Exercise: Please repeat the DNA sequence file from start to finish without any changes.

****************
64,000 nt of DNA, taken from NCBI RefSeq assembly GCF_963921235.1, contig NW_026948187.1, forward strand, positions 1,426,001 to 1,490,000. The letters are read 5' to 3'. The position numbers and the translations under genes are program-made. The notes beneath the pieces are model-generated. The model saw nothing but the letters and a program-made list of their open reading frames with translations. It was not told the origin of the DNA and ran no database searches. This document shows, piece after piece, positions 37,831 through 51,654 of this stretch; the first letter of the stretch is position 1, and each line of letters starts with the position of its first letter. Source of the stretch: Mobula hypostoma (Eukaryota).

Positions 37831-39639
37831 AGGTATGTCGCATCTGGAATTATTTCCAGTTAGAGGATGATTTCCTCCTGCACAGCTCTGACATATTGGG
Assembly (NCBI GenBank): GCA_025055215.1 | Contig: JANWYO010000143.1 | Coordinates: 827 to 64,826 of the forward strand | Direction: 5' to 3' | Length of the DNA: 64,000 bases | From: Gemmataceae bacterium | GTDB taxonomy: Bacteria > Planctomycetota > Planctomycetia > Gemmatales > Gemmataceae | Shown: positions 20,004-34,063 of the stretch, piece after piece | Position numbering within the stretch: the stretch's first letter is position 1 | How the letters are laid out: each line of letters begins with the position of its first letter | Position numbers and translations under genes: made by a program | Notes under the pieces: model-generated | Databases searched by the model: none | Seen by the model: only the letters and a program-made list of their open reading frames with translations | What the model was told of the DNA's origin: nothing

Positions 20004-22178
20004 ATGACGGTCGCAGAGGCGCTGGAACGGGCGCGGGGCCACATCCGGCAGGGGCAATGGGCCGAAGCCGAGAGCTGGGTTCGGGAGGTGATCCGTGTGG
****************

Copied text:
64,000 nt of DNA, taken from NCBI RefSeq assembly GCF_963921235.1, contig NW_026948187.1, forward strand, positions 1,426,001 to 1,490,000. The letters are read 5' to 3'. The position numbers and the translations under genes are program-made. The notes beneath the pieces are model-generated. The model saw nothing but the letters and a program-made list of their open reading frames with translations. It was not told the origin of the DNA and ran no database searches. This document shows, piece after piece, positions 37,831 through 51,654 of this stretch; the first letter of the stretch is position 1, and each line of letters starts with the position of its first letter. Source of the stretch: Mobula hypostoma (Eukaryota).

Positions 37831-39639
37831 AGGTATGTCGCATCTGGAATTATTTCCAGTTAGAGGATGATTTCCTCCTGCACAGCTCTGACATATTGGG
Assembly (NCBI GenBank): GCA_025055215.1 | Contig: JANWYO010000143.1 | Coordinates: 827 to 64,826 of the forward strand | Direction: 5' to 3' | Length of the DNA: 64,000 bases | From: Gemmataceae bacterium | GTDB taxonomy: Bacteria > Planctomycetota > Planctomycetia > Gemmatales > Gemmataceae | Shown: positions 20,004-34,063 of the stretch, piece after piece | Position numbering within the stretch: the stretch's first letter is position 1 | How the letters are laid out: each line of letters begins with the position of its first letter | Position numbers and translations under genes: made by a program | Notes under the pieces: model-generated | Databases searched by the model: none | Seen by the model: only the letters and a program-made list of their open reading frames with translations | What the model was told of the DNA's origin: nothing

Positions 20004-22178
20004 ATGACGGTCGCAGAGGCGCTGGAACGGGCGCGGGGCCACATCCGGCAGGGGCAATGGGCCGAAGCCGAGAGCTGGGTTCGGGAGGTGATCCGTGTGG